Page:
The current situation is stark: city matching funds were not provided for most of the new state appropriations for the community colleges received in the fiscal year 2008-2009 State Adopted Budget. Given the urgency of the University’s capital needs—including the fact that some campuses have not seen upgrades in decades—we find ourselves at a critical juncture.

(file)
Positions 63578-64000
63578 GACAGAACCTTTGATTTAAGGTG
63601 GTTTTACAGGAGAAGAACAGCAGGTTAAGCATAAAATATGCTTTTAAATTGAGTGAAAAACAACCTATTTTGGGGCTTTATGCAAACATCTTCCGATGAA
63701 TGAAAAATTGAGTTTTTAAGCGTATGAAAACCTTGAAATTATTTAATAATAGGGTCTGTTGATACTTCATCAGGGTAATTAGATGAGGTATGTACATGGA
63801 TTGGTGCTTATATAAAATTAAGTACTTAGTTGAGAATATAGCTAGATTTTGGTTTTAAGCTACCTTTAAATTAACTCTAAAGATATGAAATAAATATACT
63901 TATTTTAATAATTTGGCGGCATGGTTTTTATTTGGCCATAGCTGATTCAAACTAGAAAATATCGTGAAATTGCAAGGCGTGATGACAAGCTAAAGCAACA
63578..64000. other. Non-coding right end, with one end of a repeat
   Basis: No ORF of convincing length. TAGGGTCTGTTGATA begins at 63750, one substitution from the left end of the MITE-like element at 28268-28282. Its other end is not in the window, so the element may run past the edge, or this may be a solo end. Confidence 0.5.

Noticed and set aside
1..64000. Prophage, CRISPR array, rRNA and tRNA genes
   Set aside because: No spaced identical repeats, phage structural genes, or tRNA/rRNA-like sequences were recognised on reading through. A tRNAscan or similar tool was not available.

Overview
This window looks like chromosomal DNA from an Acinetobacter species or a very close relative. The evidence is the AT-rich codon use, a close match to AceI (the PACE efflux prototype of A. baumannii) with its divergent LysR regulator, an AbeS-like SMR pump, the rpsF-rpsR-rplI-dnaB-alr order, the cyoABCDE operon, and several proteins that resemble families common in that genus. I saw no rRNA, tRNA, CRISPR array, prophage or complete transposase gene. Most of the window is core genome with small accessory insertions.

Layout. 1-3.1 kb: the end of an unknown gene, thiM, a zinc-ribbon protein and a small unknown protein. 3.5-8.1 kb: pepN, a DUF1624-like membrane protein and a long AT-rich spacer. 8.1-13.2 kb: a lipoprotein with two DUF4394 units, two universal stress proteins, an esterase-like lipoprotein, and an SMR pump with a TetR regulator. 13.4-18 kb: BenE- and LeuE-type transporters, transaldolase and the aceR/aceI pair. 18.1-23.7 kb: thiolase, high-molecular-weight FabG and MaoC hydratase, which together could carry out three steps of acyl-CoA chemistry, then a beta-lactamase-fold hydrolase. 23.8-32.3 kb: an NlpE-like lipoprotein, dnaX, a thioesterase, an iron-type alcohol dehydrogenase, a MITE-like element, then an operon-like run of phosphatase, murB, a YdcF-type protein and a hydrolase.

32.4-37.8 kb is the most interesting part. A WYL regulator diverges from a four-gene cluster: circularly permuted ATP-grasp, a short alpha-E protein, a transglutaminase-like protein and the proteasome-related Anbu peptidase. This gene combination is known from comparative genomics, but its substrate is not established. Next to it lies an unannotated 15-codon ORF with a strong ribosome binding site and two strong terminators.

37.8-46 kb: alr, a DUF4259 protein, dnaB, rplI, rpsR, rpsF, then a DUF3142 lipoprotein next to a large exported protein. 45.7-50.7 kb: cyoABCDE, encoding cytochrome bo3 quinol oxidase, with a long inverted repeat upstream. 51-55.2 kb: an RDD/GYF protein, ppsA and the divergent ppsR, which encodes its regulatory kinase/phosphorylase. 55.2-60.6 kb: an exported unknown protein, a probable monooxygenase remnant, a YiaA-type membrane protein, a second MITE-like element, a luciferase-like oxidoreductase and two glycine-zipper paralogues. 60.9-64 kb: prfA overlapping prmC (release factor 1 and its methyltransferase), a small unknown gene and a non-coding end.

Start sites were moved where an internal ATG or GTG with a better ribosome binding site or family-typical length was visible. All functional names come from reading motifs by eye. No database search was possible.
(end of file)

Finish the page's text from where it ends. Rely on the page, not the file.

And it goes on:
One of the most serious needs is the replacement of Fiterman Hall at Borough of Manhattan Community College. As you know, this building was irrevocably damaged in the September 11 attacks and must be taken down and replaced with a new facility. After many delays, and with recent approval by the U.S. Environmental Protection Agency on the decontamination plan, the University has moved forward on a schedule to take down the building and begin construction by spring of 2009. However, without city funding of $78.7 million to match the state appropriation, the schedule will be delayed, while construction costs will continue to rise. In the meantime, Borough of Manhattan Community College, which was overcrowded before Fiterman Hall was destroyed, now has an acute space problem, which becomes more unmanageable with every semester of enrollment growth. BMCC is CUNY’s largest community college, and the only one in Manhattan. Almost 20,000 students enrolled at the college have no cafeteria and no gym, because all available space must be used for instructional purposes. The Fiterman Hall project is one that can ill afford further setbacks.